I make it a point to speak in Tamil to anyone who has a Tamil name. It is still considered “unprofessional” in this day and age to do that.

    Colonialism is all in the mind.

    Liked by 2 people

  5. First of all, a very happy anniversary 🎉🎉 I couldn’t understand the meaning of song, but I could sense the feelings. I think mother tongue is the language of mother and mother remains only one.

    Liked by 1 person

  6. Loved the song! Happy 19th Anniversary to dear Shalini and you! Loved the write up! Excellently, perceived! Known you since you were a kid. So proud of you! My love and respects to you and the family, special hug to prema! Jeany aunty!


  7. Nice writeup. Happy anniversary to both of you 😊 🎉 🎉 🎉 Much love and blessings. Even though I love my mother tongue the most, many a time, during travel, I experienced communicating with people through heart beyond the barriers of language. Some ragas of songs, some music too communicate straight to the heart even though the language in unfamiliar.

    Liked by 1 person

  8. A simple & small song can express what otherwise takes volumes of essays & texts. “Emotions” need an additional dimension to become complete for conveyance -ie- “The Ragam” (The Tune). This is the reason why our Rishis (Seers/Saints/Sages) chose “Shlokam” as the fundamental unit – over texts for all the “Kavyas” (Scriptures). “Tunes” can evoke any of the 9-Rasas (emotions) that humans are afflicted or effected by!

    Liked by 1 person

  9. I can relate to a lot of this having been born and brought up in Shillong. Though we did have Bangla as a subject in school so I can read it but not at all fluently. And, it hits me most that I cannot read all the great books and novels written in my mother tongue.
    Also, wish you a very happy anniversary.

    Liked by 1 person

  10. Wish you a very Happy Anniversary. And as always, your writing genuinely appeals, the choice of words too is perfect.

    “It’s ability to capture the inchoate voices of the heart and return us to our own unexplored histories….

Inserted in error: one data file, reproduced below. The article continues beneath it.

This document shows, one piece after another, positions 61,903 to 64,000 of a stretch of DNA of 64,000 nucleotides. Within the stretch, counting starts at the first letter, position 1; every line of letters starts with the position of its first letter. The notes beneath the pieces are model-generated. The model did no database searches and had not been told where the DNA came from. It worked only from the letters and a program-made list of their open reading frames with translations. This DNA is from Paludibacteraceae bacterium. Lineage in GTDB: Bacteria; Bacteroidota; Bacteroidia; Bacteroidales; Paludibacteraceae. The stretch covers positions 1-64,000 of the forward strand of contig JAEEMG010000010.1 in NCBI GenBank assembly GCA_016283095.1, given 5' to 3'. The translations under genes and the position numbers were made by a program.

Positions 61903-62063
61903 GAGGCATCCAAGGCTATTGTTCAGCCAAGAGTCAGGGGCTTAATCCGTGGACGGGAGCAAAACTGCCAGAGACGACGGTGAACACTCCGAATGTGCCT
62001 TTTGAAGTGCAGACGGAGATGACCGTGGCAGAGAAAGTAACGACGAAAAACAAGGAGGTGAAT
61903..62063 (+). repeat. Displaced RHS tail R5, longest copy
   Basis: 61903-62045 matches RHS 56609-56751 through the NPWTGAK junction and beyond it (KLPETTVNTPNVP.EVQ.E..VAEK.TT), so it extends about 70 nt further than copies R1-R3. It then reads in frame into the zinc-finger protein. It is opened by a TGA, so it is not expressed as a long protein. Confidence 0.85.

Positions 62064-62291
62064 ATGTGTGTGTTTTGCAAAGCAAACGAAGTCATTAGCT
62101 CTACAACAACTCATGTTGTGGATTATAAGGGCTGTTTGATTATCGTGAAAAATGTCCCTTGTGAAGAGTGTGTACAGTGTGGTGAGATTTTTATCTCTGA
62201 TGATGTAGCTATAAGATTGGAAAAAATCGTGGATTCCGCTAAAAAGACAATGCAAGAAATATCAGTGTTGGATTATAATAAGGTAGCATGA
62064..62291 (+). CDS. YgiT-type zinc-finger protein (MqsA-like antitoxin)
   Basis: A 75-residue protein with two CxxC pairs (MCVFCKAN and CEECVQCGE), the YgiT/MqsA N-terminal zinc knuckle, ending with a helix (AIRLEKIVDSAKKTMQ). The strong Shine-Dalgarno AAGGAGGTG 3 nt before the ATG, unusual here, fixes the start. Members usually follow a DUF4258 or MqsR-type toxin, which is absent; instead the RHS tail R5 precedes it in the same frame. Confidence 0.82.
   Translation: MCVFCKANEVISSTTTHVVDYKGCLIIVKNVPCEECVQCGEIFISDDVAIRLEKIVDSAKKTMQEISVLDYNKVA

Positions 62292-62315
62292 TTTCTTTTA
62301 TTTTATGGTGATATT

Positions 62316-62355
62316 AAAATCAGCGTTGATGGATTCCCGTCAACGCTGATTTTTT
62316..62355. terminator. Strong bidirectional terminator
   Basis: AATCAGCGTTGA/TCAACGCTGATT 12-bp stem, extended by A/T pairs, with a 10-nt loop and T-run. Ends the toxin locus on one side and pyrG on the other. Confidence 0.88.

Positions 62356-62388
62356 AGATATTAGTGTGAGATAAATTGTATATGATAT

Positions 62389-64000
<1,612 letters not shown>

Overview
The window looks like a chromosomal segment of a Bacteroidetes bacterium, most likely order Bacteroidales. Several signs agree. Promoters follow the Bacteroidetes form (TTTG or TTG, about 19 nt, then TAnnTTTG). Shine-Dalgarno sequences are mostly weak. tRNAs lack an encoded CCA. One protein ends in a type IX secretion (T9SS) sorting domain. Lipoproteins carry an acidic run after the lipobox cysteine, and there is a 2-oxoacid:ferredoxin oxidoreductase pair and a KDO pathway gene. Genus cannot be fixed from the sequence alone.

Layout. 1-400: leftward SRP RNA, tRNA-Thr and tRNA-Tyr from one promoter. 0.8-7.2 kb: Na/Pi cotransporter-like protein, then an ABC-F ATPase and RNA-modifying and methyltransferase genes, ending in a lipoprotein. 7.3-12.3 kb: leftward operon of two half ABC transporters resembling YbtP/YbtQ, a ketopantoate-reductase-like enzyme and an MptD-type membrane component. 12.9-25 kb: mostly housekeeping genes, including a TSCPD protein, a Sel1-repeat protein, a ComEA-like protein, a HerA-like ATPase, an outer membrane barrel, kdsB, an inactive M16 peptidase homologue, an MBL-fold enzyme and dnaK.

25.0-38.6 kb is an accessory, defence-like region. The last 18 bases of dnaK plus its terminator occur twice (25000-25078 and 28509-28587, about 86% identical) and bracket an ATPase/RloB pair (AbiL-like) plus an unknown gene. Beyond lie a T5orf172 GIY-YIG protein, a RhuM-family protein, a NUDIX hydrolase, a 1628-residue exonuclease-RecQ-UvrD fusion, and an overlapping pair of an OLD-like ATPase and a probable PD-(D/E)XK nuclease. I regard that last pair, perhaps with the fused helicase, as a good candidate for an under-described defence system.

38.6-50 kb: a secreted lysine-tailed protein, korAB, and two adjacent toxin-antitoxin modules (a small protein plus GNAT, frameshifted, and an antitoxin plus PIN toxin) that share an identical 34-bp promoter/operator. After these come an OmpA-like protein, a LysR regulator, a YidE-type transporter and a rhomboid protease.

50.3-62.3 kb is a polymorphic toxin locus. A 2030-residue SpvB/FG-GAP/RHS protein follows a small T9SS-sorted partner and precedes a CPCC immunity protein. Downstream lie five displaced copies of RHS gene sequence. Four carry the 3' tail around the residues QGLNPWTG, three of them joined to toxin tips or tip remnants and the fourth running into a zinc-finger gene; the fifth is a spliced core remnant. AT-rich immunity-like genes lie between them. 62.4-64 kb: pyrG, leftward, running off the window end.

Liked by 1 person

    1. A very happy anniversary to Shalini and you , Anand.May you all remain blessed.

      As usual ,your blog is really insightful and beautifully written.It is true .even I feel that this attitude of only talking in English and I hate to say it __ but if people do not speak English fluently ,we become judgemental ___ is so wrong.
      It is definitely the left over of our colonial mind set.

      Somewhere , the new generations and our generation too ,I feel has missed out __ on learning about our culture and greatness.

      .We seem to have lost touch with our source.Yes, our mother tongue gives us is a sense of belonging .

      Our culture ,our ethos is so so rich and all embracing.

      The song is so beautiful.
      I did not understand it but you can get the feel of it.

      Thanks so much for sharing.
      Stay blessed

      Liked by 1 person

  11. Wishing you both a Very Happy Wedding Anniversary! Yes Anand Babu, you’re a born writer, enjoy every thought you put across! That was a great expression of Love towards Shalini on your 19 th Wedding Anniversary! The Tamil song too was so good, beautifully sung by the artiste!

    Talking of mother tongue ,hope I could understand Tamil as well as I can fathom Hindi , I truly missed understanding the Tamizh nuances and lyrics to the maximum.

    It was a great read along with soothing song and music.

    Love to you both, Take care

    Baby Athai

    Liked by 1 person

  12. The limits of a language not our own…So true! What a wonderful insightful beautiful post wrapped in diverse sentiments. Enjoyed every word of this piece, albeit in a ‘foreign’ language, not the mother tongue!
    Many congratulations to the wonderful couple! 💑

    Liked by 1 person

  13. ‘inchoate voices of the heart…’ you’ve certainly mastered English! Beautiful song, beautiful post. Music reaches emotions in a way just words can’t, and your native tongue, even if it’s a dialect of another, (as in Songs in a Scottish Accent) goes deep to the roots of you too.